Number 24: In spite of Old Montague street being the shorter route, Lechmere took the Hanbury Street route after having spoken to Mizen, perhaps implicating that he wanted to avoid the Smith/Tabram murder route when the PC watched.

                    Possibly valid. If dead women turn up near one individual, it bears some scrutiny.

                    Number 25: Serialists regularly lack a father figure growing up. That fits Lechmere´s life. Coincidence?

                    This is one of those points that looks odd only if we think that Cross killed Nichols.

                    Number 26: Lechmere seems not to have given his address in open court during the inquest. Coincidence?

                    Am I correct that the transcripts haven’t survived and we rely on newspaper accounts? I can’t recall. Chime in if you know. Still, This is one of those points that looks odd only if we think that Cross killed Nichols.

                    Number 27: The quickest road from Berner Street to Mitre Square is Lechmere´s logical old working route from James Street to Broad Street. Coincidence?

                    Possibly valid.


                    Number 28: The Pinchin Street torso was discovered in a street where Lechmere has lived earlier with his family, and a very short route from 147 Cable Street where his mother, who became a cat´s meat woman, had her lodgings. The body had been dismembered with a sharp knife and a fine-toothed bone saw, tools that were used by cat´s meat people to cut up horses. Coincidence?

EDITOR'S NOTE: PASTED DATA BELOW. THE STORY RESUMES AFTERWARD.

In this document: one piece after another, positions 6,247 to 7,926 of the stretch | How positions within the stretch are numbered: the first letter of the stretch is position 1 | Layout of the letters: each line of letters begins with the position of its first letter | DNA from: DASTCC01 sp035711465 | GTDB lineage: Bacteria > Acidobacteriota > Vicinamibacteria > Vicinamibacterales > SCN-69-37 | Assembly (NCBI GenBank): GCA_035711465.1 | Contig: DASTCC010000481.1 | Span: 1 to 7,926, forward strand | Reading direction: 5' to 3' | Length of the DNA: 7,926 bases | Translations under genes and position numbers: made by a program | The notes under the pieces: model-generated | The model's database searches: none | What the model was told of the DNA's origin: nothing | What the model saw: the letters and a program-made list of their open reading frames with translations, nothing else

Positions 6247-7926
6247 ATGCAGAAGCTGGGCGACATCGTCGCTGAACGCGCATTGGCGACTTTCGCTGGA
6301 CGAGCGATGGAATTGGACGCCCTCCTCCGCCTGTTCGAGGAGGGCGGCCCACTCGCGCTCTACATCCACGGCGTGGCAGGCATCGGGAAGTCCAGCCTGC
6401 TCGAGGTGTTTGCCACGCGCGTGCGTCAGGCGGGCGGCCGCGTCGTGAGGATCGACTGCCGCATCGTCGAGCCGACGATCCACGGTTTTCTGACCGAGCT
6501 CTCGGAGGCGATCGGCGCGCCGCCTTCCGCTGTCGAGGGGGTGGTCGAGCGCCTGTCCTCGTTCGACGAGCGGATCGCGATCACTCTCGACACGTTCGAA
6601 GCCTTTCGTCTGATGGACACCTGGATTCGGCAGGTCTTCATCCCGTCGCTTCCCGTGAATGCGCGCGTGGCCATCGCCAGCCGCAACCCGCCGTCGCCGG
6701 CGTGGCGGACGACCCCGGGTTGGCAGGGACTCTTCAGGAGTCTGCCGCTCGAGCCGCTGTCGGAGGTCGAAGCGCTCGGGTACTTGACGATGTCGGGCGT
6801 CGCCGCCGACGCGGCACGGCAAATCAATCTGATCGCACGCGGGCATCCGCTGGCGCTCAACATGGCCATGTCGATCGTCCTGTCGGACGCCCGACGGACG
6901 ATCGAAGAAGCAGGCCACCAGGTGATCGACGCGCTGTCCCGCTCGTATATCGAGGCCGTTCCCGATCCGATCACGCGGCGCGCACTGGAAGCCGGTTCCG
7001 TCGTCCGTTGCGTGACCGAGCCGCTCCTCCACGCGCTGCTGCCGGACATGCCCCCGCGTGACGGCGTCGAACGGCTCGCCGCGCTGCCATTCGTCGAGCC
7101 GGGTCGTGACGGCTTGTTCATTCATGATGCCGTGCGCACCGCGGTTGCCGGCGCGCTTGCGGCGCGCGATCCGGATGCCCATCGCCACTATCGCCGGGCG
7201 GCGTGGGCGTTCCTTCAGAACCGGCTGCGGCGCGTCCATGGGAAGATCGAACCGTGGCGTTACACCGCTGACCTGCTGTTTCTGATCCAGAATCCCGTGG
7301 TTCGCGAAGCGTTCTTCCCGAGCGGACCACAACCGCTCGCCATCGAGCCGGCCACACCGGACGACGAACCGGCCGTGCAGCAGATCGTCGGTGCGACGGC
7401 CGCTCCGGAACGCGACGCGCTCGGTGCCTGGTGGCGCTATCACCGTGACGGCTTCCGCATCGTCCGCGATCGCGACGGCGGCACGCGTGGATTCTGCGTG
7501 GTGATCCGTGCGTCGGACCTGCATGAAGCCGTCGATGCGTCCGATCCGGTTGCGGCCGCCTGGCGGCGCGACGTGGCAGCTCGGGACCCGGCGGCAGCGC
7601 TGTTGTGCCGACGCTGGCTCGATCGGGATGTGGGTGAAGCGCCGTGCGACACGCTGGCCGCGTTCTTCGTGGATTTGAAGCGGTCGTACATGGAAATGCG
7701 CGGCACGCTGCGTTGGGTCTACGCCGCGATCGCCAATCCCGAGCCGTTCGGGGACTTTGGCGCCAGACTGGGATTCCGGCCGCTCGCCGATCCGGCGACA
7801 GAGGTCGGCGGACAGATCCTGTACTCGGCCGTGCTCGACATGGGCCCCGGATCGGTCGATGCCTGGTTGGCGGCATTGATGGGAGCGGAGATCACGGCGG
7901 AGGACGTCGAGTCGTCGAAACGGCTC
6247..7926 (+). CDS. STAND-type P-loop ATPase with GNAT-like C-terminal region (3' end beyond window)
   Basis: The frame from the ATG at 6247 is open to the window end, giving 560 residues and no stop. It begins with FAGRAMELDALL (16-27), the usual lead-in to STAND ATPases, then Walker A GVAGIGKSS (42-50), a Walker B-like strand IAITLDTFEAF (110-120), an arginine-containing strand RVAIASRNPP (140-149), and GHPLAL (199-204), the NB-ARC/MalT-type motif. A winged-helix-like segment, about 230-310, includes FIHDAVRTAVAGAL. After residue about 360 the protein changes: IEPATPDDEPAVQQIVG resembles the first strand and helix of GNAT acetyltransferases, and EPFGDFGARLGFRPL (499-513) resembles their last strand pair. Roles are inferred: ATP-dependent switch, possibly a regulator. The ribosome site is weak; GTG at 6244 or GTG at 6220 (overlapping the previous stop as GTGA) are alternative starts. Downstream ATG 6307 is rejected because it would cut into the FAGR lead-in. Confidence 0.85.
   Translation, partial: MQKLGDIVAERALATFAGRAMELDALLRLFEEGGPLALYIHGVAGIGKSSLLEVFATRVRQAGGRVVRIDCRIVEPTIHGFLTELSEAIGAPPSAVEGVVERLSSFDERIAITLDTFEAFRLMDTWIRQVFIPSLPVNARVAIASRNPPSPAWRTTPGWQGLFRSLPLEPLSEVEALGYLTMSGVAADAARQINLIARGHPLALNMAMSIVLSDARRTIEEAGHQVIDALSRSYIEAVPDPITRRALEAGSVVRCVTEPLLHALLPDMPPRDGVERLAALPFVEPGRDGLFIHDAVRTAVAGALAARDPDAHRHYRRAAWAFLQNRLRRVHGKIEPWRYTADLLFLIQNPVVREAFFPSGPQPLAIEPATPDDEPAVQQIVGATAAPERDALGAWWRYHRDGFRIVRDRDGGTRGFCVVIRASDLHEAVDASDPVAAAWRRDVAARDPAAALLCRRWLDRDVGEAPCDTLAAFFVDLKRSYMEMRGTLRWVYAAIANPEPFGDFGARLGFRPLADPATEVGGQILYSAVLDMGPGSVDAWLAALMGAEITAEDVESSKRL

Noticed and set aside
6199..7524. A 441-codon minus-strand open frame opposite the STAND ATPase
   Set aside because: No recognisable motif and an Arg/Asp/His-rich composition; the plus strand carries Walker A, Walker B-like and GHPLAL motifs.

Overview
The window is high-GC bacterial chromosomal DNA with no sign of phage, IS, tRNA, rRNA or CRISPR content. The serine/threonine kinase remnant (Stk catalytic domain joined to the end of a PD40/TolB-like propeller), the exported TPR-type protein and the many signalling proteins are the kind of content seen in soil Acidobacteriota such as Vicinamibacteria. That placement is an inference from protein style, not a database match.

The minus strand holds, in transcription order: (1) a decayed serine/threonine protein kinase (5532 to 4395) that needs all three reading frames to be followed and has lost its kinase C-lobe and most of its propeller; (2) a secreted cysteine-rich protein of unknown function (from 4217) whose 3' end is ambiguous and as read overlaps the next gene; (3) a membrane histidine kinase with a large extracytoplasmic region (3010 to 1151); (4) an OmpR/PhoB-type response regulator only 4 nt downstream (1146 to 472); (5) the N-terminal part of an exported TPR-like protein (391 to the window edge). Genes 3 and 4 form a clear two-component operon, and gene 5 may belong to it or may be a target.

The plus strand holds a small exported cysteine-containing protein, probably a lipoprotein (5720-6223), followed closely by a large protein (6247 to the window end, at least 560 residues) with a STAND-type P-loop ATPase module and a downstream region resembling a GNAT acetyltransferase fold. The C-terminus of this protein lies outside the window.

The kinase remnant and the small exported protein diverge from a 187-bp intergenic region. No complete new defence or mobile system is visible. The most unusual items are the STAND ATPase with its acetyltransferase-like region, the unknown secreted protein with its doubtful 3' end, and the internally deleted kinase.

Possibly valid. If dead women turn up near one individual, it bears some scrutiny. Although now we have a change in MO and I’d like more to go on with respect to the Nichols killing, then on to Chapman, et al………..

                    Number 29: The implications are that the Pinchin Street torso was carried manually to the dumping site.

                    See above.


                    Number 30: Charles Lechmere stated that he had left home at 3.20 or 3.30 on the murder morning. It takes seven minutes to walk to Browns in Bucks Row. He was found by Paul at around 3.46, standing close to the body.
                    He should have been outside Browns Stable Yard at 3.37, not 3.46, especially since he professed to being late for work. The probable thing is that he normally walked off at 3.20 (the trek to Broad Street is an approximate 40 minute trek and he started work at 4 AM), but that he said that he was ten minutes later that morning, starting out at 3.30.
                    Why was he outside Browns Stable Yard at 3.46? Was that also a coincidence?